The Global SoS Network

Streamlining Collective Intelligence Towards Sustainable Development [Beta version]  

Mr. Alvar Bramble is an industrial engineer, and is Technology Steward for the Global SoS Network.

For over three decades, Mr. Bramble has investigated the sociotechnical constraints that impede the increase of sustainable productivity. More recently, Mr. Bramble has worked on the System-of-System approach to safety in ground-transportation systems.

Through an International Venezuelan-Government Scholarship, Mr. Bramble holds a degree of Bachelor of Engineering (BEng. Industrial) from Pratt Institute, Brooklyn, New York (1977). He is a senior member of the Institute of Industrial Engineers.

Operations Research Achievements:

Helped Canada Save the Lives of Many Canadian Citizens, and Billions of Dollars



Before the start of the hostilities in Iraq in 2003, Mr. Bramble sent Best Constituent Practice proposals for Iraq to some major Western governments as a peaceful Win-Win alternative that would help solve the fundamental problem in that nation. Although warfare activities were initiated, the Government of Canada took the BCP initiative into account.

According to early 2003 press reports, Canada planned to form part of the coalition that would invade Iraq. However, just after the invasion began in April 2003, the then Prime Minister of Canada, The Honourable Jean Chrétien, sent Mr. Bramble a note of appreciation through his Minister of Foreign Affairs, The Honourable Bill Graham. The note indicated that the BCP concept was instrumental in Canada’s ultimate decision not to participate in that military conflict.


Determined a Technological Solution to the Conflict, Underdevelopment and Global Poverty Problems

After over three decades of inquiry, Mr. Bramble has found that as System of Systems (SoS), legislative systems cannot function properly if constituents of the legislative function do not communicate with their legislators at the Public Sector System, especially when inadequate postal services are themselves a constraint. Thus, the quality of postal services has a powerful relevance over the intricately linked problems of low national productivity, industrial underdevelopment, and of global poverty.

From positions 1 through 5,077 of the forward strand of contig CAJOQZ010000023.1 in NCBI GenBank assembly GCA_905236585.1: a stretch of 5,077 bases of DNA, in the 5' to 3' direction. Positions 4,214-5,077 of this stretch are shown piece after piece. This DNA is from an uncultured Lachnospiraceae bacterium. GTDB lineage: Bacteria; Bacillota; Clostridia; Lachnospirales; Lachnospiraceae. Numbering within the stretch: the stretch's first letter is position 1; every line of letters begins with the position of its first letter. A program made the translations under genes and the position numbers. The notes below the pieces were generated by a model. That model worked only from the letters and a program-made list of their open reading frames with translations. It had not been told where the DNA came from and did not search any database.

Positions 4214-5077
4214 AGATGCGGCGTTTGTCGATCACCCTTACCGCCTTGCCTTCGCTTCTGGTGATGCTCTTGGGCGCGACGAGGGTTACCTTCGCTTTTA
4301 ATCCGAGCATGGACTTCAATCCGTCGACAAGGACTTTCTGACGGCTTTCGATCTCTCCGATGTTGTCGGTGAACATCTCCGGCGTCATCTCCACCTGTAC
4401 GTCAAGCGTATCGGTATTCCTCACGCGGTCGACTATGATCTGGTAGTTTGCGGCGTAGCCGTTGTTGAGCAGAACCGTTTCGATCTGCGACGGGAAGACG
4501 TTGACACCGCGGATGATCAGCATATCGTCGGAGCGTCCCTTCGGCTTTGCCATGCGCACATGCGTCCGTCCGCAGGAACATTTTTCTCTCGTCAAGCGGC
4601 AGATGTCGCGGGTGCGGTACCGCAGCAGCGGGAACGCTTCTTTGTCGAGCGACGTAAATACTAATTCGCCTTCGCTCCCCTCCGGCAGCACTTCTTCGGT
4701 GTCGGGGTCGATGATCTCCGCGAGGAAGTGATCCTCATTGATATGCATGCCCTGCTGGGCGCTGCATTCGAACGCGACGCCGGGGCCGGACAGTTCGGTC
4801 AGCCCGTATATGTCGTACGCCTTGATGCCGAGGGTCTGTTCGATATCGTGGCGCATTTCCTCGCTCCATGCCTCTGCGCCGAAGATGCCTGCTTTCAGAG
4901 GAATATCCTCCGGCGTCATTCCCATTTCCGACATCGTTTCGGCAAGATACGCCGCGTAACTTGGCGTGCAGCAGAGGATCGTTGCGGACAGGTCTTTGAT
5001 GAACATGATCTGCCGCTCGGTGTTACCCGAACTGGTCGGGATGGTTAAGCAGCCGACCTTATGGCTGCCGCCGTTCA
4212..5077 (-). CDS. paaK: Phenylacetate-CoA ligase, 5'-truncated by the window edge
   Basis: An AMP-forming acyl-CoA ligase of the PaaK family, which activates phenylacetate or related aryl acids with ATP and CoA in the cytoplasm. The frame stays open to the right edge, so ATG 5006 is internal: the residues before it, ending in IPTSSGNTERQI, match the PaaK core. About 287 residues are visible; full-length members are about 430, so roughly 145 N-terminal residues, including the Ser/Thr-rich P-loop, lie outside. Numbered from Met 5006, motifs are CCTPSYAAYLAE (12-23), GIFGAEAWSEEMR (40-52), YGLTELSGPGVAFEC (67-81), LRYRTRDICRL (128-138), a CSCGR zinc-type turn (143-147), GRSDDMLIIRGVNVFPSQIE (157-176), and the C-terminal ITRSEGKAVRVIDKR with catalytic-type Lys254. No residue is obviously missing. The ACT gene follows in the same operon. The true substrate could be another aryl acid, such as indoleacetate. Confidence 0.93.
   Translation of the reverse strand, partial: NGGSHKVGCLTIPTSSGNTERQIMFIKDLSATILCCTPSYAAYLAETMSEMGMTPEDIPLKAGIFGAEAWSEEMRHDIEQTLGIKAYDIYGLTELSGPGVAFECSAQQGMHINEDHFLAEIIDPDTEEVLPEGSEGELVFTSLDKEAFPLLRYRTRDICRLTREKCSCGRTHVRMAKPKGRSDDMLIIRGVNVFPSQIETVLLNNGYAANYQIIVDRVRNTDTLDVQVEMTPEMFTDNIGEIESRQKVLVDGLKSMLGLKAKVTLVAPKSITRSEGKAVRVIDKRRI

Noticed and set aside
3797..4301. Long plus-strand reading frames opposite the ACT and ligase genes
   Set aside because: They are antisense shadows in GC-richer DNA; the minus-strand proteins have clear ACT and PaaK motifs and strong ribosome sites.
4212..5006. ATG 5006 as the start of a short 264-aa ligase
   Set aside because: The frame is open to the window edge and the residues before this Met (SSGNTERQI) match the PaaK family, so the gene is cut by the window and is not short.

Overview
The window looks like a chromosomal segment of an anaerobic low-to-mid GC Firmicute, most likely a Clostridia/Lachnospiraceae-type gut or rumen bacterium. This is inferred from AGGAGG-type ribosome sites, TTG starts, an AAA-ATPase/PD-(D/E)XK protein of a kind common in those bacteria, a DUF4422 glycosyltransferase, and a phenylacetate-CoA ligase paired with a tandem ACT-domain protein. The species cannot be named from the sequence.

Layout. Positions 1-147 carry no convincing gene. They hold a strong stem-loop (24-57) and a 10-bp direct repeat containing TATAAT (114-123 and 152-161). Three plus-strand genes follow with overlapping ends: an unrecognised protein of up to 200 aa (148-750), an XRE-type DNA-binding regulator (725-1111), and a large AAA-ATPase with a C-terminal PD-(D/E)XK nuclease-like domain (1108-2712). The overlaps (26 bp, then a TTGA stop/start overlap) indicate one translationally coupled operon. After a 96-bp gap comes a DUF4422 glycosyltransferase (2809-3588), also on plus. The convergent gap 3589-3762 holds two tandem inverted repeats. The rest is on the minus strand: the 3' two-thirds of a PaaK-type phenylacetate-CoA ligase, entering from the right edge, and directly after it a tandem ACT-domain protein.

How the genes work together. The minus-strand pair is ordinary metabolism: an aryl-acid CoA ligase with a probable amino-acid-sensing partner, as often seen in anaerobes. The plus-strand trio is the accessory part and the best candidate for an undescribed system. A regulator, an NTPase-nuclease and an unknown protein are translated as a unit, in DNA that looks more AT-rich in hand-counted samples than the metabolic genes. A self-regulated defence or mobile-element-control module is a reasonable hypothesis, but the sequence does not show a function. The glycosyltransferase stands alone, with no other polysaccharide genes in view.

The steps necessary for eradicating the industrial underdevelopment problem are listed in the unpublished working paper titled The Reengineering of Emerging Legislative and Postal Systems. The document identifies constituents as the fundamental components of the legislative function of legislative SoS. Legislative reengineering calls for postal services, and especially the Internet, to be used intensively so that constituents in emerging countries, and excluded constituents in developed nations, can acquire the capacity of influencing their legislators. Once constituents employ Best Governance Practice, any nation –no matter how poor- can acquire the capacity to resolve its own constituent conflict, and begin to increase its national productivity as part of a sustainable process of becoming industrialized.

Additional Operations Research:

Derived a System of Systems Engineering (SoSE) methodology to Solve the Road-Vehicle Crash Problem

Mr. Bramble has identified the isomorphism between legislative SoS and transportation SoS. As a result, he has devised an analytical model for reducing and eliminating the constraints that cause injuries and deaths in ground transportation SoS. The concept is called Quality Driving, an application of industrial engineering application to safety and sustainability to national ground transportation systems.



Transportation systems are systems made up of other systems that need motorists to meet specific performance and organisational criteria. The concept is outlined in the unpublished document Quality Driving. After proper exposure to Quality Driving knowledge, motorists will use their Teledemocratic Infrastructure to participate by contacting their legislators in order to eliminate assignable causes of road crashes: thus reducing variance. The eventual goal of a Quality Driving will be the reduction of the actual 1.3 million yearly deaths from road-vehicle crashes, by an estimated 99.7 % (6 Sigma, assuming normal data distribution).